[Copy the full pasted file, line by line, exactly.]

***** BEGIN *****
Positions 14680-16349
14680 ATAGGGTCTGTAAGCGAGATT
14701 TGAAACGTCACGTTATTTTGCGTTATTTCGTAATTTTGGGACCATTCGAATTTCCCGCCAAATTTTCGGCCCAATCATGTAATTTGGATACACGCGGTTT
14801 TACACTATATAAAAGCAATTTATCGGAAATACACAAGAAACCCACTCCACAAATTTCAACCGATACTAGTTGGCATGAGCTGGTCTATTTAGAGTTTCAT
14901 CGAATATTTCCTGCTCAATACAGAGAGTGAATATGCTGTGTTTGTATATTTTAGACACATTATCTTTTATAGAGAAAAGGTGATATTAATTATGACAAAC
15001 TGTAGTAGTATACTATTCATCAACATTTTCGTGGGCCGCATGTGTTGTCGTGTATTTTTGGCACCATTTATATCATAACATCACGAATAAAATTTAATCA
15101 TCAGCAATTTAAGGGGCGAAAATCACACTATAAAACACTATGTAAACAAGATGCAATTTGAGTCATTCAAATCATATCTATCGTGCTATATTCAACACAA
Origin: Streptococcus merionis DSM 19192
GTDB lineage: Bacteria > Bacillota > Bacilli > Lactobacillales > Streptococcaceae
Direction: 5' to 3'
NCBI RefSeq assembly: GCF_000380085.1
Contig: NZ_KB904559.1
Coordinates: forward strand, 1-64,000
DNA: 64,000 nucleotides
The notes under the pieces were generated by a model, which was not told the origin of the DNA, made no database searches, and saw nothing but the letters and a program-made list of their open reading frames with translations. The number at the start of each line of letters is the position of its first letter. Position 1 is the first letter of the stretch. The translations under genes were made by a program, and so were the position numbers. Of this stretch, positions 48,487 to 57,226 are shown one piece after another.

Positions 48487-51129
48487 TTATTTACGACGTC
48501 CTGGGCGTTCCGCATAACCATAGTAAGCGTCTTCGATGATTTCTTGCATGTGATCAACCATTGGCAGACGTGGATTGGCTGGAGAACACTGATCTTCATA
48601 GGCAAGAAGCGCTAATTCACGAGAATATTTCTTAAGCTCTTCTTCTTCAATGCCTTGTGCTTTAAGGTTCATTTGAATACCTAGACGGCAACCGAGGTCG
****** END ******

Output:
Positions 14680-16349
14680 ATAGGGTCTGTAAGCGAGATT
14701 TGAAACGTCACGTTATTTTGCGTTATTTCGTAATTTTGGGACCATTCGAATTTCCCGCCAAATTTTCGGCCCAATCATGTAATTTGGATACACGCGGTTT
14801 TACACTATATAAAAGCAATTTATCGGAAATACACAAGAAACCCACTCCACAAATTTCAACCGATACTAGTTGGCATGAGCTGGTCTATTTAGAGTTTCAT
14901 CGAATATTTCCTGCTCAATACAGAGAGTGAATATGCTGTGTTTGTATATTTTAGACACATTATCTTTTATAGAGAAAAGGTGATATTAATTATGACAAAC
15001 TGTAGTAGTATACTATTCATCAACATTTTCGTGGGCCGCATGTGTTGTCGTGTATTTTTGGCACCATTTATATCATAACATCACGAATAAAATTTAATCA
15101 TCAGCAATTTAAGGGGCGAAAATCACACTATAAAACACTATGTAAACAAGATGCAATTTGAGTCATTCAAATCATATCTATCGTGCTATATTCAACACAA
Origin: Streptococcus merionis DSM 19192
GTDB lineage: Bacteria > Bacillota > Bacilli > Lactobacillales > Streptococcaceae
Direction: 5' to 3'
NCBI RefSeq assembly: GCF_000380085.1
Contig: NZ_KB904559.1
Coordinates: forward strand, 1-64,000
DNA: 64,000 nucleotides
The notes under the pieces were generated by a model, which was not told the origin of the DNA, made no database searches, and saw nothing but the letters and a program-made list of their open reading frames with translations. The number at the start of each line of letters is the position of its first letter. Position 1 is the first letter of the stretch. The translations under genes were made by a program, and so were the position numbers. Of this stretch, positions 48,487 to 57,226 are shown one piece after another.

Positions 48487-51129
48487 TTATTTACGACGTC
48501 CTGGGCGTTCCGCATAACCATAGTAAGCGTCTTCGATGATTTCTTGCATGTGATCAACCATTGGCAGACGTGGATTGGCTGGAGAACACTGATCTTCATA
48601 GGCAAGAAGCGCTAATTCACGAGAATATTTCTTAAGCTCTTCTTCTTCAATGCCTTGTGCTTTAAGGTTCATTTGAATACCTAGACGGCAACCGAGGTCG